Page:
The new British Prime Minister Theresa May announced six members of her cabinet today.

Amid a sweeping crackdown on dissent in Egypt, security forces have forcibly disappeared hundreds of people since the beginning of 2015, according to a new report from Amnesty International.

It's an "unprecedented spike," the group says, with an average of three or four people disappeared every day.

The Republican Party, as it prepares for its convention next week has checked off item No. 1 on its housekeeping list — drafting a party platform. The document reflects the conservative views of its authors, many of whom are party activists. So don't look for any concessions to changing views among the broader public on key social issues.

Many public figures who took to Twitter and Facebook following the murder of five police officers in Dallas have faced public blowback and, in some cases, found their employers less than forgiving about inflammatory and sometimes hateful online comments.

As Venezuela unravels — with shortages of food and medicine, as well as runaway inflation — President Nicolas Maduro is increasingly unpopular. But he's still holding onto power.

"The truth in Venezuela is there is real hunger. We are hungry," says a man who has invited me into his house in the northwestern city of Maracaibo, but doesn't want his name used for fear of reprisals by the government.

The wiry man paces angrily as he speaks. It wasn't always this way, he says, showing how loose his pants are now.

Ask a typical teenage girl about the latest slang and girl crushes and you might get answers like "spilling the tea" and Taylor Swift. But at the Girl Up Leadership Summit in Washington, D.C., the answers were "intersectional feminism" — the idea that there's no one-size-fits-all definition of feminism — and U.N. climate chief Christiana Figueres.

Copyright 2016 NPR. To see more, visit

Copyright 2016 NPR. To see more, visit

Copyright 2016 NPR. To see more, visit

Copyright 2016 NPR. To see more, visit


Pop Culture Happy Hour: 'The Bridge' And The Doctor's Many Faces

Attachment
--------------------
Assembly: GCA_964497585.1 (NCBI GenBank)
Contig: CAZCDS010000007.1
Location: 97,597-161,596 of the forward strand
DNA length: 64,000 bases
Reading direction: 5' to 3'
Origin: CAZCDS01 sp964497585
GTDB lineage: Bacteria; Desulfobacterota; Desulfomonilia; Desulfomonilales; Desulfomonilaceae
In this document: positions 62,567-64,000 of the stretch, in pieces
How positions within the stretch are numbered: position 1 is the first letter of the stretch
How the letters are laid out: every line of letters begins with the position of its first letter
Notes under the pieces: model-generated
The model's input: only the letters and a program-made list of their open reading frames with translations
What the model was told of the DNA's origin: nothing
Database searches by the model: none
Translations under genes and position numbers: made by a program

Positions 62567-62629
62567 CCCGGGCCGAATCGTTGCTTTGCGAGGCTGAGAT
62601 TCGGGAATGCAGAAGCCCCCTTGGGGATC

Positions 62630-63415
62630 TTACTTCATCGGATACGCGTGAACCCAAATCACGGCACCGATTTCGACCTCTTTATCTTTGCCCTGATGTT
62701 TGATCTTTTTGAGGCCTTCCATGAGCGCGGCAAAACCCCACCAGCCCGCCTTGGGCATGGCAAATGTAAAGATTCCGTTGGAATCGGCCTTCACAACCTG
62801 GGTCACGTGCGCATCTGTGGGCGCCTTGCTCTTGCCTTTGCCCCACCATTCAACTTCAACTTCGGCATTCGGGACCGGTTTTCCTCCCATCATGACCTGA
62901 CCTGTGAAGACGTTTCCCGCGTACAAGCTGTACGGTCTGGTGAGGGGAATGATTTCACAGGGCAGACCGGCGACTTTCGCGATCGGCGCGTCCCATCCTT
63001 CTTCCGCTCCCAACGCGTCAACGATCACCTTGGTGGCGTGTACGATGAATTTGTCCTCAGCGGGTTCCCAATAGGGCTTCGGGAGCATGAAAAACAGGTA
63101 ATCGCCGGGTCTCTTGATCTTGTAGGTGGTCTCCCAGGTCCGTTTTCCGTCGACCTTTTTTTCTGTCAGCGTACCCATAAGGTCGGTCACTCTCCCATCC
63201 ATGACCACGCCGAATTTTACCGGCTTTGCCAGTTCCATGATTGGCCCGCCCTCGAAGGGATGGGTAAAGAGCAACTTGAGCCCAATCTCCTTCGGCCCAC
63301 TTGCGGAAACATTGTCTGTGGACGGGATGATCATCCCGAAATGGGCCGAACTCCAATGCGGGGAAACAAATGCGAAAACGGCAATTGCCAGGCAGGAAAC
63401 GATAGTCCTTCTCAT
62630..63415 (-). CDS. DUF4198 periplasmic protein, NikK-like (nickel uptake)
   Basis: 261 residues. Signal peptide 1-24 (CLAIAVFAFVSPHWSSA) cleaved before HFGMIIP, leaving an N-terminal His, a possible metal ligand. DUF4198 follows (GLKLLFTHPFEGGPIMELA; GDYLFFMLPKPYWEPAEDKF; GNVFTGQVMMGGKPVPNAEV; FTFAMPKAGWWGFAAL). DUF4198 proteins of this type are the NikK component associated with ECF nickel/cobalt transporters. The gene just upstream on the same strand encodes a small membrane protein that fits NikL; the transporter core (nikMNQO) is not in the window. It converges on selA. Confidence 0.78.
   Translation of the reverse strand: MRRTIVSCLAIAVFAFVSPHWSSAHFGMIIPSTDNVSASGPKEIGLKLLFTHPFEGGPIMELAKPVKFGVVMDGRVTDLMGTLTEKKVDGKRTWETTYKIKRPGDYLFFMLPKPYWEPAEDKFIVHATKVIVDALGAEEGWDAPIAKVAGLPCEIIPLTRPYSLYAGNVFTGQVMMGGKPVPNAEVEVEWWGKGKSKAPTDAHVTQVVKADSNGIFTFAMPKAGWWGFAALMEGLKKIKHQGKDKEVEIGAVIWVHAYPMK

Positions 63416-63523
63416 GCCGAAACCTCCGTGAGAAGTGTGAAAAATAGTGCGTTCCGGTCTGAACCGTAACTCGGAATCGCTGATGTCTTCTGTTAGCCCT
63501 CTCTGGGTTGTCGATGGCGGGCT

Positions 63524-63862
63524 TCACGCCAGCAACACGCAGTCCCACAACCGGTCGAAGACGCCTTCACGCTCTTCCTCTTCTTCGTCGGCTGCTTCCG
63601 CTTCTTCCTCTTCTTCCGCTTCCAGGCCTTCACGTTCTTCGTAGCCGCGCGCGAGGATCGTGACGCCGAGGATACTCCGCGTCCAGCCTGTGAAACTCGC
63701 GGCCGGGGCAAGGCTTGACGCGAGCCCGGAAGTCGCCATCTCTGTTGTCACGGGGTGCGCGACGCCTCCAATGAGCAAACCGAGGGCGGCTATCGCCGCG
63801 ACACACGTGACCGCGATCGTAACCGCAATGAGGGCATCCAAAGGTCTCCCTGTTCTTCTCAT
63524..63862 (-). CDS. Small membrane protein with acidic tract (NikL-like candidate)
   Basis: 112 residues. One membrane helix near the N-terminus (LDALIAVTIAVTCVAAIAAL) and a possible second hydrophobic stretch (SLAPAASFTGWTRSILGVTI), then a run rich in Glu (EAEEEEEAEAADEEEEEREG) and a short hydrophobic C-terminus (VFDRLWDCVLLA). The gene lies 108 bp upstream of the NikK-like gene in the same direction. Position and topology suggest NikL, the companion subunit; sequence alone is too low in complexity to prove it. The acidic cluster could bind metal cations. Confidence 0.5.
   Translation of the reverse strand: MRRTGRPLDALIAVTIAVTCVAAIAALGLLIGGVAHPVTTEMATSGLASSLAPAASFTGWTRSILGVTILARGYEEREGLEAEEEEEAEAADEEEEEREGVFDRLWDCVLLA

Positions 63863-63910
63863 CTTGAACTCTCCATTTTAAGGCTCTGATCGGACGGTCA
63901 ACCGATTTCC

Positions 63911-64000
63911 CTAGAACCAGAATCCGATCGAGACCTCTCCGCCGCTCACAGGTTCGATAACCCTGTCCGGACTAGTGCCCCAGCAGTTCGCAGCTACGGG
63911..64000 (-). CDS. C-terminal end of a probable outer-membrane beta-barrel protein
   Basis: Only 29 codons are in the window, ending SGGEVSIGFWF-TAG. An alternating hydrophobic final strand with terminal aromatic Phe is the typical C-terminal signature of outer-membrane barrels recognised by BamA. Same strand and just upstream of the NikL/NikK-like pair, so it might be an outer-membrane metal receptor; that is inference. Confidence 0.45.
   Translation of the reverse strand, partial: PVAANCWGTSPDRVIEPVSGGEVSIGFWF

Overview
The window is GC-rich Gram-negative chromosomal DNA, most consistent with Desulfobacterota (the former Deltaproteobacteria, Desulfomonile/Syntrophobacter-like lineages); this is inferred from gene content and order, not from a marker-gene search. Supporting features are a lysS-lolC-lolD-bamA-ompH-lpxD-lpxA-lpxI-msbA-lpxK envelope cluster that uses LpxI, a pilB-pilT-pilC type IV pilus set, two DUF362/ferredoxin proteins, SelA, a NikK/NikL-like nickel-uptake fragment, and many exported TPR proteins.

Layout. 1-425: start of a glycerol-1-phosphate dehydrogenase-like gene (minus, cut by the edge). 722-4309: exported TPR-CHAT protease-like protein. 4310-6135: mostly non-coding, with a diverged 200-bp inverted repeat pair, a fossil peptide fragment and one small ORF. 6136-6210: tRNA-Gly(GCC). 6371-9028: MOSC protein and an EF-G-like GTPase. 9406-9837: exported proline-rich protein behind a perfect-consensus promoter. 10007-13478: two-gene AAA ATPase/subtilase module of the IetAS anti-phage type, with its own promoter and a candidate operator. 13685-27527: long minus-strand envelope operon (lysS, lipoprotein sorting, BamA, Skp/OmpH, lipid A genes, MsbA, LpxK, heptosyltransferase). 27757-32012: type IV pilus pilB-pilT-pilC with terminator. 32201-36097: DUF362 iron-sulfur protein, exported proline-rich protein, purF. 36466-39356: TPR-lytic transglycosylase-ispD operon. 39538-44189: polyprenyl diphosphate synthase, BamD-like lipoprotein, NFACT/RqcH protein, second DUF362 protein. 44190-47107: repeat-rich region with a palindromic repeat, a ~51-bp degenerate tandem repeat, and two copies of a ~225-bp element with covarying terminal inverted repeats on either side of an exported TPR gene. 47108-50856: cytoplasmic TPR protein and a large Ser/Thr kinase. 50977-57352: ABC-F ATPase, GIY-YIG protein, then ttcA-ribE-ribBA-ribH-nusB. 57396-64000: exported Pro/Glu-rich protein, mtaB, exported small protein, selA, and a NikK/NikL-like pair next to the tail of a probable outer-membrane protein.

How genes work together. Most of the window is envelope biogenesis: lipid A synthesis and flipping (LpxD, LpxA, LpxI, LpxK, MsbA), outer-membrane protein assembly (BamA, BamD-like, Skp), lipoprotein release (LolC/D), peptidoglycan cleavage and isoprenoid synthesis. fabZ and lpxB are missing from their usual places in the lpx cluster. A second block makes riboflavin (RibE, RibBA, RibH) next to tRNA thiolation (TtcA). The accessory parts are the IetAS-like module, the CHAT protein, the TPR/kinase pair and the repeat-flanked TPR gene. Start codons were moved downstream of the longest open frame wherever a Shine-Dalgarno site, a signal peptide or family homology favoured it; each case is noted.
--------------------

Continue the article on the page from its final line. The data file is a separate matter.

Aug 9, 2013

For one more week, our host and pal Linda Holmes has been roaming the desolate plains of Los Angeles at the Television Critics Association press tour, with only catered lunches and lavishly appointed meet-and-greets to provide sustenance.

So the rest of the Pop Culture Happy Hour gang must soldier on in her absence, with the aid of a scrappy young newcomer who'd been waiting for her big break in front of a microphone: All Things Considered co-host Audie Cornish. We predict big things for Audie at NPR!

The newly reconstituted gang kicks off the week's festivities by discussing a show that otherwise doesn't inspire many uses of the word "festivities": the serial-killer/immigration drama The Bridge, which is about a month into its initial 13-episode run on FX. We talk about its setting (the border towns of El Paso and Juarez, and the titular bridge that connects them), its central conflict (a serial killer is on the loose, and he's got a political agenda), and the mismatched cops (Diane Kruger and Demian Bichir) who must work to solve the case amid countless obstacles.

Then it's on to the recent announcement of Doctor Who's new leading man, Peter Capaldi, and the many variations between actors who've played this and other iconic roles. The discussion takes us through not only Doctor Who, but also Star Trek, Spider-Man, James Bond, Hamlet, soap operas, race in casting, joy and joylessness, and more.

And, as always, we close with What's Making Us Happy. Glen is keen on this documentary about people who specialize in an especially fancy pursuit. Trey praises this video and this video and a joke-friendly recent news event. Audie, like all NPR hosts, is psyched about the return of this venerated television franchise. And I sing the praises of a marvelous meet-and-greet in Brooklyn, as well as video footage of a nerd-themed pep talk.

Find us on Facebook, or follow us on Twitter: me, Audie, Glen, Trey, producer Lauren Migaki, absent Linda, and our esteemed producer emeritus and music director, Mike Katzif.

Copyright 2013 NPR. To see more, visit